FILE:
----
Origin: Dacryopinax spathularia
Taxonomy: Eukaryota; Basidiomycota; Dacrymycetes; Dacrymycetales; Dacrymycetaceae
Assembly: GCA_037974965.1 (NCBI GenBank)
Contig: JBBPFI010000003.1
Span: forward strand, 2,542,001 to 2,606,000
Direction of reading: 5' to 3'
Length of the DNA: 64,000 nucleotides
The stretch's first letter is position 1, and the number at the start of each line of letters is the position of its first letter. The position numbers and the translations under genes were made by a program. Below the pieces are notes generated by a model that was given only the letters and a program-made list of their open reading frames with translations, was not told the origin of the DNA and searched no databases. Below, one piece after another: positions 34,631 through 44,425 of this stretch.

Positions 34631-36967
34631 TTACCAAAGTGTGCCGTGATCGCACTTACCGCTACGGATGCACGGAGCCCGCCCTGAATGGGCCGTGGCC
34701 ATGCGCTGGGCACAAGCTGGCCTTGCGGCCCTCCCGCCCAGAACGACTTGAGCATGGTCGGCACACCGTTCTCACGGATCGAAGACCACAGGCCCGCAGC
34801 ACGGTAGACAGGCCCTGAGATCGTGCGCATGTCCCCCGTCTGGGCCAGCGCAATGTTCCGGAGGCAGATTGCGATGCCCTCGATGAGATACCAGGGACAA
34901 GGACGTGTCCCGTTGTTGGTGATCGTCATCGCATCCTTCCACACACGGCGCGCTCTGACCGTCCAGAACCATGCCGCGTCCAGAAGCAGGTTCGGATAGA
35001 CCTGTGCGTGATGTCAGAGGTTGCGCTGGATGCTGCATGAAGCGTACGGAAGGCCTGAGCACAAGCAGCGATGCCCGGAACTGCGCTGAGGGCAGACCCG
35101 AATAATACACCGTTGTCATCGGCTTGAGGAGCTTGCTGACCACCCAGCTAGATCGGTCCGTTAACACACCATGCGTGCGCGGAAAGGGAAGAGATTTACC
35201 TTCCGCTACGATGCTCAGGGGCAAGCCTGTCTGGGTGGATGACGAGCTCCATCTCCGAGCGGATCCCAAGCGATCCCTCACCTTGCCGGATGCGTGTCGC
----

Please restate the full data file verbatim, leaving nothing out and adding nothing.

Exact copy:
Origin: Dacryopinax spathularia
Taxonomy: Eukaryota; Basidiomycota; Dacrymycetes; Dacrymycetales; Dacrymycetaceae
Assembly: GCA_037974965.1 (NCBI GenBank)
Contig: JBBPFI010000003.1
Span: forward strand, 2,542,001 to 2,606,000
Direction of reading: 5' to 3'
Length of the DNA: 64,000 nucleotides
The stretch's first letter is position 1, and the number at the start of each line of letters is the position of its first letter. The position numbers and the translations under genes were made by a program. Below the pieces are notes generated by a model that was given only the letters and a program-made list of their open reading frames with translations, was not told the origin of the DNA and searched no databases. Below, one piece after another: positions 34,631 through 44,425 of this stretch.

Positions 34631-36967
34631 TTACCAAAGTGTGCCGTGATCGCACTTACCGCTACGGATGCACGGAGCCCGCCCTGAATGGGCCGTGGCC
34701 ATGCGCTGGGCACAAGCTGGCCTTGCGGCCCTCCCGCCCAGAACGACTTGAGCATGGTCGGCACACCGTTCTCACGGATCGAAGACCACAGGCCCGCAGC
34801 ACGGTAGACAGGCCCTGAGATCGTGCGCATGTCCCCCGTCTGGGCCAGCGCAATGTTCCGGAGGCAGATTGCGATGCCCTCGATGAGATACCAGGGACAA
34901 GGACGTGTCCCGTTGTTGGTGATCGTCATCGCATCCTTCCACACACGGCGCGCTCTGACCGTCCAGAACCATGCCGCGTCCAGAAGCAGGTTCGGATAGA
35001 CCTGTGCGTGATGTCAGAGGTTGCGCTGGATGCTGCATGAAGCGTACGGAAGGCCTGAGCACAAGCAGCGATGCCCGGAACTGCGCTGAGGGCAGACCCG
35101 AATAATACACCGTTGTCATCGGCTTGAGGAGCTTGCTGACCACCCAGCTAGATCGGTCCGTTAACACACCATGCGTGCGCGGAAAGGGAAGAGATTTACC
35201 TTCCGCTACGATGCTCAGGGGCAAGCCTGTCTGGGTGGATGACGAGCTCCATCTCCGAGCGGATCCCAAGCGATCCCTCACCTTGCCGGATGCGTGTCGC